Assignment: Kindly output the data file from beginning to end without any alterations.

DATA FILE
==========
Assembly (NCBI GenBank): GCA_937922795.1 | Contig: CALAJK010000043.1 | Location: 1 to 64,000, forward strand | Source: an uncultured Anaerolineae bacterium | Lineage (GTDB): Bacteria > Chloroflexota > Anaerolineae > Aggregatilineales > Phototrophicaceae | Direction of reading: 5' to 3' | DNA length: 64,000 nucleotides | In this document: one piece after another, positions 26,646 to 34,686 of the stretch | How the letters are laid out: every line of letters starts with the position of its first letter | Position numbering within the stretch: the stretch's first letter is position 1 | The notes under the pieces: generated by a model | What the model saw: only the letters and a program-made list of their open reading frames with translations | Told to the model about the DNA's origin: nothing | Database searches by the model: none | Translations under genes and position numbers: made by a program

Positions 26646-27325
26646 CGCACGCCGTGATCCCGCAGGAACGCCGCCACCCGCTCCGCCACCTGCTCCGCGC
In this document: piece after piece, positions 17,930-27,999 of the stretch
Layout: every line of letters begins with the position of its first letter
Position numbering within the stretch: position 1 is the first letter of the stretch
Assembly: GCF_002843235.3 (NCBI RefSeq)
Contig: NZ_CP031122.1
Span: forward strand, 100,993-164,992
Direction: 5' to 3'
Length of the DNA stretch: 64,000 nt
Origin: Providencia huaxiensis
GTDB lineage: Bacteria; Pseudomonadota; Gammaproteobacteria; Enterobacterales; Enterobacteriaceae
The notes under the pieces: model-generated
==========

Assembly (NCBI GenBank): GCA_937922795.1 | Contig: CALAJK010000043.1 | Location: 1 to 64,000, forward strand | Source: an uncultured Anaerolineae bacterium | Lineage (GTDB): Bacteria > Chloroflexota > Anaerolineae > Aggregatilineales > Phototrophicaceae | Direction of reading: 5' to 3' | DNA length: 64,000 nucleotides | In this document: one piece after another, positions 26,646 to 34,686 of the stretch | How the letters are laid out: every line of letters starts with the position of its first letter | Position numbering within the stretch: the stretch's first letter is position 1 | The notes under the pieces: generated by a model | What the model saw: only the letters and a program-made list of their open reading frames with translations | Told to the model about the DNA's origin: nothing | Database searches by the model: none | Translations under genes and position numbers: made by a program

Positions 26646-27325
26646 CGCACGCCGTGATCCCGCAGGAACGCCGCCACCCGCTCCGCCACCTGCTCCGCGC
In this document: piece after piece, positions 17,930-27,999 of the stretch
Layout: every line of letters begins with the position of its first letter
Position numbering within the stretch: position 1 is the first letter of the stretch
Assembly: GCF_002843235.3 (NCBI RefSeq)
Contig: NZ_CP031122.1
Span: forward strand, 100,993-164,992
Direction: 5' to 3'
Length of the DNA stretch: 64,000 nt
Origin: Providencia huaxiensis
GTDB lineage: Bacteria; Pseudomonadota; Gammaproteobacteria; Enterobacterales; Enterobacteriaceae
The notes under the pieces: model-generated